What are yellow eyes?

Yellow eyes occur when the whites of the eyes (sclerae) take on a yellowish tinge. Also known as scleral icterus, yellow eyes are generally a sign of jaundice caused by a buildup of bilirubin in the blood. Bilirubin is a yellow-colored pigment that is produced by the breakdown of old red blood cells. Bilirubin is normally processed by the liver and released into the intestine in bile before being excreted from the body through the feces.

Yellow eyes in newborn infants

It is not unusual for newborn babies to have yellowing of the skin and eyes due to a condition called newborn jaundice. Newborn jaundice is common, and in many cases, it is not a cause for alarm and requires no treatment. However, it is important to immediately notify your infant’s health care provider if you notice yellowing of the eyes or skin in your baby so that your baby’s condition and bilirubin levels can be evaluated, monitored and treated if needed.

High or quickly rising levels of bilirubin in newborns can lead to serious or life-threatening complications, such as cerebral palsy and brain damage. Seek prompt medical care if you notice that your baby has yellowing of the eyes or skin. Early monitoring and treatment of high levels of bilirubin reduce the risk of complications.

Seek immediate medical care (call 911) if your baby has symptoms, such as weak sucking, inability to feed, unresponsiveness, lack of wet or dirty diapers, a stiff or limp body, strange eye movements, severe jaundice, or you have trouble waking up your baby.

Yellow eyes in children and adults

In children and adults, yellow eyes, as well as jaundice of the skin, occur when bilirubin builds up because of serious diseases and conditions that cause liver damage or dysfunction, or block the bile ducts. The bile ducts transport bile to the digestive tract to be mixed with feces. Certain conditions of the gallbladder or pancreas, such as pancreatitis or gallstones, can cause obstruction of the bile ducts, which leads to jaundice and yellowing of the eyes.

Serious liver diseases include hepatitis and cirrhosis. Certain blood disorders, such as hemolytic anemia, can also cause yellow eyes because of the abnormal destruction of red blood cells and increase in bilirubin production. Yellow eyes and jaundice in children and adults are treated by diagnosing and treating the underlying cause.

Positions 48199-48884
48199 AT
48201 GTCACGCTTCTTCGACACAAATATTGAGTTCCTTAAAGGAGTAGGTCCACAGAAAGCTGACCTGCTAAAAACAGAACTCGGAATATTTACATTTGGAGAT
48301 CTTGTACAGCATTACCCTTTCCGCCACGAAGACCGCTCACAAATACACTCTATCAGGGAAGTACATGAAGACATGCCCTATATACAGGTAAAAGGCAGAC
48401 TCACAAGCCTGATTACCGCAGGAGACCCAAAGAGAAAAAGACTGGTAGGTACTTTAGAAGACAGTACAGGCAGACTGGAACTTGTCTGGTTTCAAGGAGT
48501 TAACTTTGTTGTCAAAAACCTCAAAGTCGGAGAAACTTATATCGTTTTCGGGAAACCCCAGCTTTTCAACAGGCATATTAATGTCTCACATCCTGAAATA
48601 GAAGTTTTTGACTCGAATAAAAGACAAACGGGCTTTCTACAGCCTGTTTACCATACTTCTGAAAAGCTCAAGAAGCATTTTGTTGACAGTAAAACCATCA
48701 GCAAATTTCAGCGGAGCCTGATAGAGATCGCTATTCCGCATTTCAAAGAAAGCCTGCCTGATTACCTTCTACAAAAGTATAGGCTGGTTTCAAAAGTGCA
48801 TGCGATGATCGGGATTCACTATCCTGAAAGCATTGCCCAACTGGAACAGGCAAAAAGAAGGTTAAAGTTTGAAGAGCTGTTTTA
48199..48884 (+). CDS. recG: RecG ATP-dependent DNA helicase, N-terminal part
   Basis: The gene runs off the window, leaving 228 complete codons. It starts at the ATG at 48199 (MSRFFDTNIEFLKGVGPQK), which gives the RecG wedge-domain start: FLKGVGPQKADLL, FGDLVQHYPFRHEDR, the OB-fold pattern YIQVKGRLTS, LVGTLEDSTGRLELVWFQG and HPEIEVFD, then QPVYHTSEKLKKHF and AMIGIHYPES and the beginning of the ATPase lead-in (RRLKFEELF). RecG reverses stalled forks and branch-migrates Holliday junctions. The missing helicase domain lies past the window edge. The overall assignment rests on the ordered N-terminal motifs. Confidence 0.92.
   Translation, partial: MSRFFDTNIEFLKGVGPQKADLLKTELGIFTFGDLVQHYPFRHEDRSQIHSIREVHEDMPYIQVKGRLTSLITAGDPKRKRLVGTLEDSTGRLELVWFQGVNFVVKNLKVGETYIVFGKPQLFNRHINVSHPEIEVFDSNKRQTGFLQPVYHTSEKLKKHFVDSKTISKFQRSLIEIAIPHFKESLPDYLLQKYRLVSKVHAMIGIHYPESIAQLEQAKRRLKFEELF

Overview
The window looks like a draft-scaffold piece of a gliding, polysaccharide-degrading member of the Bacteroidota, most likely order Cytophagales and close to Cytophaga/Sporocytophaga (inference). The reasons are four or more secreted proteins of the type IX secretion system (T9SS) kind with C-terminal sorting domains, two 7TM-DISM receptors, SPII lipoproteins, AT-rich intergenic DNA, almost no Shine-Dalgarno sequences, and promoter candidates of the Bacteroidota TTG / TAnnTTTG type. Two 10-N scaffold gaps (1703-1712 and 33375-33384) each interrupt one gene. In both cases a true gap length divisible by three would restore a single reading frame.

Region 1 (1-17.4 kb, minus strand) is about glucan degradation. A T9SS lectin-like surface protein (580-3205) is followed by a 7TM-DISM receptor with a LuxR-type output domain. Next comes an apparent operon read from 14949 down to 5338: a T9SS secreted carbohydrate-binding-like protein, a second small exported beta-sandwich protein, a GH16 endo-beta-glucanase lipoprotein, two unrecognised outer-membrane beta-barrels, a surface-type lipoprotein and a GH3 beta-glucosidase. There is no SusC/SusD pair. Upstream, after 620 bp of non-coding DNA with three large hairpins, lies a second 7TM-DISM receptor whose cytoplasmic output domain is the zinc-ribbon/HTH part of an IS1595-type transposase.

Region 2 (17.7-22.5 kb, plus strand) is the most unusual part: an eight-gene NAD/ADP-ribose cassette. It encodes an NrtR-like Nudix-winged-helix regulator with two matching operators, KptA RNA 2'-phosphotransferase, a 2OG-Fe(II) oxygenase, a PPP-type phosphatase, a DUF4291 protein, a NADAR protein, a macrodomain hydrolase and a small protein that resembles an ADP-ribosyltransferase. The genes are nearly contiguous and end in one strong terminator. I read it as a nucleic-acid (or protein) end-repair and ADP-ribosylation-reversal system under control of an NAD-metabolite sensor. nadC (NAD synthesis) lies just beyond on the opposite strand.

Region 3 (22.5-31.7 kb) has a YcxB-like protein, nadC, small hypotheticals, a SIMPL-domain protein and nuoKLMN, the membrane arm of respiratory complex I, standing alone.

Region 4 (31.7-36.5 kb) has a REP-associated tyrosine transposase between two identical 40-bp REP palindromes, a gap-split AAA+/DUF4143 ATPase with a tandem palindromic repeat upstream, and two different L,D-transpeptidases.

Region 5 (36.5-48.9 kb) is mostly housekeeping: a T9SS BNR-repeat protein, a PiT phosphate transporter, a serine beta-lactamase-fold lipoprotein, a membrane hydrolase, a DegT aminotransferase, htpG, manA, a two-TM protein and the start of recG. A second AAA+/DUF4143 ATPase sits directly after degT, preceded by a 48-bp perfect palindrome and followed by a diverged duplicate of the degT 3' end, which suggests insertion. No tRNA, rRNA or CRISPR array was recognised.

Seek prompt medical care if you or your child has yellow eyes or a yellow tint to the eyes without any other symptoms. Early diagnosis and treatment of the cause of yellow eyes can reduce the risk of serious complications, such as liver failure.

Seek immediate medical care (call 911)

if you, or someone you are with, have serious symptoms that may be associated with yellow eyes and jaundice, such as lethargy or unresponsiveness, confusion, difficulty breathing, or a change in consciousness or alertness. You should also seek immediate medical care (call 911) if you, or someone you are with, have overdosed on a drug or ingested a toxic substance.


What other symptoms might occur with yellow eyes?

Yellow eyes may accompany other symptoms, which vary depending on the underlying disease, disorder or condition. Children and adults with yellow eyes due to jaundice often have other symptoms of an underlying disease. However, newborn infants with yellow eyes due to mild jaundice often do not have any other symptoms.

In children, adolescents and adults, symptoms that may appear al... Read more about yellow eyessymptoms


What causes yellow eyes?

Yellow eyes are typically due to jaundice. Normally, the body continuously replaces older red blood cells with new ones. A yellow pigment called bilirubin is left behind from this process. Bilirubin is processed by the liver and expelled from the body in a substance called bile, which also contains substances to help digestion. Bile flows through the bile duct into the small intestine to aid in... Read more about yellow eyescauses

Medical Reviewer: Cynthia Haines, MD Last Annual Review Date: Aug 11, 2013 Copyright: © Copyright 2014 Health Grades, Inc. All rights reserved. May not be reproduced or reprinted without permission from Health Grades, Inc. Use of this information is governed by the HealthGrades User Agreement.

This Article is Filed Under: Eyes and Vision

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